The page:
Suburbanity

[place: picture of book McKenzie Wark: Celebrities, culture and cyberspace]

Murray’s view of literature is, in McKenzie Wark's terms, 'suburban' - or in the language of thirty years ago, petty bourgeois. That is not meant as denigrating; after all, she addresses herself to an interactive storytelling that suits the taste of the larger public. And the large, suburban public, as everyone knows, has never been progressive in artistic affairs. McKenzie Wark, an opposer like Tofts, says this: If there is a characteristic of the suburban approach to forming knowledge out of information, it is, broadly speaking, an emphasis on rationalism. By this I mean a bias toward pre-formed categories into which new information is to be slotted, rather than a bias toward creating categories out of the new and unexpected patterns imminent in new information itself. Rationalism, understood in this broad sense, is a common feature of suburban thinking. It is what creates the suburban tendency to resist new information when it doesn't fit the assumed order of the world. (McKenzie Wark, Celebrities, Culture and Cyberspace: The Light on the Hill in a Postmodern World, Annandale 1999, p. 333)

The conservative view of Murray, who does embrace new media - in the same way that the bourgeoisie has no problem buying dvd players - but not new content (human nature always stays the same), has, not unexpectedly, a political side. Texts assume a way of reading; one is adapted, the other is a challenge to existing categories. A way of reading is linked to a way of being in the world: What is distinctive about rationalism, as more than a theory of knowledge, as a practice also of action in the world, is this attempt to make the world conform to the abstraction. (...) Rationalism composes an internally unified space for thinking about a particular thing, the economy for example, by dividing it conceptually from anything that might make it appear more heterogeneous (ibid. p. 335).

Finnegans Wake gives heterogeneity free rein. The principle used by the reader of Finnegans Wake in the search for meaning corresponds to what Wark, with a nod to Deleuze, calls 'empiricism' and which he opposes to 'rationalism': ...I think of empiricism as a highly conceptual way of handling information - but one that looks for patterns in flows of information rather than fitting flows of information into fixed patterns (ibid. p. 334). Such an 'empiricist' way of reading is open to new content, new meanings, new connections, can handle unknown elements, the strange, does not renounce nor immediately colonise.

It is not that Murray would ban the meeting with the strange, the other, in her ideal literature; on the contrary. She sees that meeting arising only when a classic narrative has first made identification possible for the reader, as in Star Trek. But to what degree does story structure, technology, preshape that meeting? Tofts' notion of literature, rightly, pays more attention to the appearance of the strange, of a new element in language, in the sphere of technology. What is neutral terrain for Murray is in Tofts' vision (already) the arena.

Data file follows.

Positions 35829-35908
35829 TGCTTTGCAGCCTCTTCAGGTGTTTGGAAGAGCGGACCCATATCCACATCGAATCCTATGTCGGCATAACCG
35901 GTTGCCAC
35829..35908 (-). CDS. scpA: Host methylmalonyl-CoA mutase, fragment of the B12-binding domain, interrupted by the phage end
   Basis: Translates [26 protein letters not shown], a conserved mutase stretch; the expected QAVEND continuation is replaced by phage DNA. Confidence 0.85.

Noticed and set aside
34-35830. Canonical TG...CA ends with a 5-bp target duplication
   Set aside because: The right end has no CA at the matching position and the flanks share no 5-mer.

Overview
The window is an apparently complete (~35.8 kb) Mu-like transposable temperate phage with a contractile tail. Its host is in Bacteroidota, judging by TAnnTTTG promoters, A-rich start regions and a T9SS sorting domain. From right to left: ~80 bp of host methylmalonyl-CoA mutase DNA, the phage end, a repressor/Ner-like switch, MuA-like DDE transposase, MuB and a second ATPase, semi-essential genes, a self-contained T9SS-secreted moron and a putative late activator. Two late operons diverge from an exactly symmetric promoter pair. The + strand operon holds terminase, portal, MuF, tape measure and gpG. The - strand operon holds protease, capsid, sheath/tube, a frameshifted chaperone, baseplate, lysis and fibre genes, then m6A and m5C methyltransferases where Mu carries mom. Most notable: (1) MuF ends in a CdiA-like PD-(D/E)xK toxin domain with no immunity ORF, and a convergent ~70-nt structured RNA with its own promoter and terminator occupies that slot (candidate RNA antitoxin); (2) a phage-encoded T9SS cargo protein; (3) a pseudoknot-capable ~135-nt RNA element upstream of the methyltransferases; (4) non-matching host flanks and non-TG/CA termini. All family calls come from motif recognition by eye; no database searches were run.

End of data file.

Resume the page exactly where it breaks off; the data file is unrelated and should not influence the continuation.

And thus this discussion ends with the question of whether technology, the instruments, the media, are neutral or always already marked, and what are the consequences of that?

 

Evaluation

Murray shows in her book how electronic narrativity tries to emulate life on the computer as nineteenth-century realism did in writing. She is faithful to a nineteenth-century idea of narrativity and probability in stories. Tofts pays attention to the wealth of the not-yet-realised. As a devout poststructuralist, he keeps his eyes wide open for literary innovation, while Murray argues from the standpoint of the successfully realised. This makes Tofts’ vision ultimately a lot more exciting.

It is true that Tofts ‘spaces out’ at the thought of doing away with mediation through the linking of everything and everyone to the same channel, a total immersion in information, but Murray on the other hand presents virtual pets and tail-wagging animated dogs as examples of future meaningful interaction with electronic stories. It depends on your preference.

Tofts is interested in new worlds, new perspectives, while Murray wants to translate that which is already familiar, which successfully fulfils the narrative function (biologically speaking!), for a new technology. It is Star Trek's Holodeck against Joycean multiplexing in the fourth dimension. Nostalgia for the nineteenth century versus the Wakean cyberutopia of a literature professor on lsd. Which multiperspective is preferable? The step-by-step learning of the Furby, or the myriad possible meanings of one element in a future Finnegans Wake? Thus considered, Tofts’ book makes a welcome and necessary footnote, and possibly an alternative, to Murray's conservatism.

translation: Laura Martz

 

 

some rights reserved
Arie Altena, 1999
published in: Mediamatic Magazine, The Printed Issue, 1999, p. 101-106